Editorial Roundup: Missouri

Kansas City Star. July 22, 2021.

Editorial: Even Parson’s tardy half-awakening to vaccine imperative irks those who’d rather die

After stocks tumbled Monday on news that the COVID-19 pandemic could sabotage our economic recovery, some prominent conservatives came out forcefully in favor of lifesaving vaccinations.

With the market in full slide on Monday morning, Steve Doocy said on “Fox & Friends,” “If you have the chance, get the shot. It will save your life.” That night, Sean Hannity implored viewers to “take COVID seriously,” and said he believes in the “science of vaccinations.”

A Tuesday column by Hugh Hewitt said what’s true: “At this moment, the national security case for the federal and state governments to mandate vaccinations among the active-duty military and National Guard is so obvious as to foreclose debate. The same is true for all employees at all levels of federal, state and local governments. We don’t know what is ahead; it could be awful, and so the governments have to act accordingly. Mandates on the private sector are beyond the government’s authority right now, but it may not remain that way: The risks are that real.”

Suddenly, more conservatives were willing to echo Republican Utah Gov. Spencer Cox’s call for the revivification of common sense. Last week, Cox blasted right-wing “talking heads who have gotten the vaccine and are telling other people not to get the vaccine. That kind of stuff is just, it’s ridiculous. It’s dangerous, it’s damaging, and it’s killing people. I mean, it’s literally killing their supporters. And that makes no sense to me.” If your product is fury, it doesn’t have to make sense.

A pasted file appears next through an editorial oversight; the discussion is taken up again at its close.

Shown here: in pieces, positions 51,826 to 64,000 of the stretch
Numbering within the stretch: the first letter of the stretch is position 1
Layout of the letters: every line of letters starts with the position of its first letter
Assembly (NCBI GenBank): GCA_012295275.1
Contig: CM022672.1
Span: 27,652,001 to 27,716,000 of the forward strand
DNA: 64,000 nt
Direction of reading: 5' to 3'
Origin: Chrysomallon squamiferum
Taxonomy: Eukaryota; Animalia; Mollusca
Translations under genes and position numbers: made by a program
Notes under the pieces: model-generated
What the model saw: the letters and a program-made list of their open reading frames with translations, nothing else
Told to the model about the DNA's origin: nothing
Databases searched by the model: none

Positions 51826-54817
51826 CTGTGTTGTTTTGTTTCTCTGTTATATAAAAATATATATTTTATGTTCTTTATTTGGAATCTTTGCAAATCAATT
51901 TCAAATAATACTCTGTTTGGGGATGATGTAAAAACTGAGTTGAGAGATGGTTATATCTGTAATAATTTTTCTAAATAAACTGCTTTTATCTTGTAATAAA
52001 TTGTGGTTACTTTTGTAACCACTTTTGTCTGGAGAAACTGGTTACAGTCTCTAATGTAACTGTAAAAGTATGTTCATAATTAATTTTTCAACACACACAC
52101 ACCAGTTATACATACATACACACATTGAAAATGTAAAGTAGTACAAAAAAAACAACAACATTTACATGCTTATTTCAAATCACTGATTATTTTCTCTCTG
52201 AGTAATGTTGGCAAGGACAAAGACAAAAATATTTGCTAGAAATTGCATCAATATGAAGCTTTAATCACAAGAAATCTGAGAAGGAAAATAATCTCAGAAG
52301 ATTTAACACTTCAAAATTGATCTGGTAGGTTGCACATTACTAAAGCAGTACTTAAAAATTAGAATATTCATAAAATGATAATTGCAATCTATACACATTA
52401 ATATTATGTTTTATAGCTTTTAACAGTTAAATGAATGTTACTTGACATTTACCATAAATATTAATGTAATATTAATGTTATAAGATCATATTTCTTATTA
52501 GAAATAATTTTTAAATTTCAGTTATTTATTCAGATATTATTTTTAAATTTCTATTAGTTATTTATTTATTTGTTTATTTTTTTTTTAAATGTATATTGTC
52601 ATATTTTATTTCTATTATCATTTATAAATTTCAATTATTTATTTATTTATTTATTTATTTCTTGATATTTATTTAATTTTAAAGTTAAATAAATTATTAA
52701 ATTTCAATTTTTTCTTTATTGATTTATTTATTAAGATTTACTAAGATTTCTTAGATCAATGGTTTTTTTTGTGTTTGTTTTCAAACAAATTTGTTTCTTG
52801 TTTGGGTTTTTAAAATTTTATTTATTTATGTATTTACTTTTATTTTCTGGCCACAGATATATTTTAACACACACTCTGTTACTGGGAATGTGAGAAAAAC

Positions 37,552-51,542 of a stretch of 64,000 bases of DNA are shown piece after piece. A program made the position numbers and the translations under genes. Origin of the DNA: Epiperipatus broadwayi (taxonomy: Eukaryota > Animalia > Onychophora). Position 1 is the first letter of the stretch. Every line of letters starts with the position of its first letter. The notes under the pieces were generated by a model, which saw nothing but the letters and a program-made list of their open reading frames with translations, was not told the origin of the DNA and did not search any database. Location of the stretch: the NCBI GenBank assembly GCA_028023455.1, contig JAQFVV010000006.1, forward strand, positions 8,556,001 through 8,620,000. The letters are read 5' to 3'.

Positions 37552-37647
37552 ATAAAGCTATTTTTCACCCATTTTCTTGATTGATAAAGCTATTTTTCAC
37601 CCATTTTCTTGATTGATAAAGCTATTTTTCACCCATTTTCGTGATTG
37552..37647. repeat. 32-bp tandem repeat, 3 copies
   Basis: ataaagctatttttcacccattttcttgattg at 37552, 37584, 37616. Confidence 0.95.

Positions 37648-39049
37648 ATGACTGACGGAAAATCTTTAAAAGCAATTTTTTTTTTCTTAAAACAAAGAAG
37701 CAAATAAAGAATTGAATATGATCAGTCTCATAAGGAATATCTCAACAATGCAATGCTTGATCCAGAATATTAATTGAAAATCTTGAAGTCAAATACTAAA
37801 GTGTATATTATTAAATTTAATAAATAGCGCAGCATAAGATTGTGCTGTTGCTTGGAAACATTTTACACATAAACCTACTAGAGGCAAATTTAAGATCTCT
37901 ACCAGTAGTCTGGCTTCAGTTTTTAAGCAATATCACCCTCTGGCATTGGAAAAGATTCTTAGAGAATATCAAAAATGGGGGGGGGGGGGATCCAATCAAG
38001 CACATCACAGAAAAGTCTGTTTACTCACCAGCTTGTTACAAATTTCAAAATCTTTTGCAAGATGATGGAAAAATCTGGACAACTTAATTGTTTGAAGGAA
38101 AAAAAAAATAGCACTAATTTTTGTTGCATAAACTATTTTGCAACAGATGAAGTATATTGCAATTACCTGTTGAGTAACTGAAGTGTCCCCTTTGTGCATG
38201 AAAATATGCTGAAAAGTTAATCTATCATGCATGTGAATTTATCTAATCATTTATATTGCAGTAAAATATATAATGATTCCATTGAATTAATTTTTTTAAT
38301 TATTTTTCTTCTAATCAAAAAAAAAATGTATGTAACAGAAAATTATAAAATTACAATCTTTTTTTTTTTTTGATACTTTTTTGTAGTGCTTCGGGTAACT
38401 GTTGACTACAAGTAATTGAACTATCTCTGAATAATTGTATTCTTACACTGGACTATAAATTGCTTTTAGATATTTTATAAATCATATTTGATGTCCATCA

But when we first heard that Missouri’s Mike Parson was going to announce some incentives to encourage Missourians to get vaccinated, it looked like even Gov. HardHead had at last seen reason. And he had, sort of.

On Wednesday, he said Missourians who get a COVID vaccination will be eligible for a prize of up to $10,000. More people need to “consider” getting inoculated, said Parson, such a bold follower of his base that he’s careful never to get out ahead of them.

Naturally, even this mild, tardy effort to save lives drew an angry response from many of those watching his announcement online. If the vaccines “were good you wouldn’t have to bribe, buy or coerce anyone,” said one. “Pick up a bible. We are in Revelation.”

“Gov. Mike Parson sold himself to China,” said another. “I’m ashamed to admit I voted for you,” said a third.

Maybe the answer to Gov. Cox’s question about what possible sense it could make to be complicit in the death of your own supporters is that politicians like Parson have for some time been listening to those unvaccinated Americans who say things like, “Parson sold himself to China,” instead of listening to those who, as Birmingham, Alabama, Dr. Brytney Cobia has told us, often use their final words to plead for the vaccine.

“One of the last things they do before they’re intubated is beg me for the vaccine,” she wrote on Facebook last Sunday. “I hold their hand and tell them that I’m sorry, but it’s too late. A few days later when I call time of death, I hug their family members and I tell them the best way to honor their loved one is to go get vaccinated and encourage everyone they know to do the same. They cry. And they tell me they didn’t know. They thought it was a hoax. They thought it was political.”

On Wednesday, Parson not only stated the obvious but understated it: “COVID cases have been increasing in Missouri, and across the Midwest,” he said. “Unvaccinated Missourians are the primary target of this COVID 19 strain.”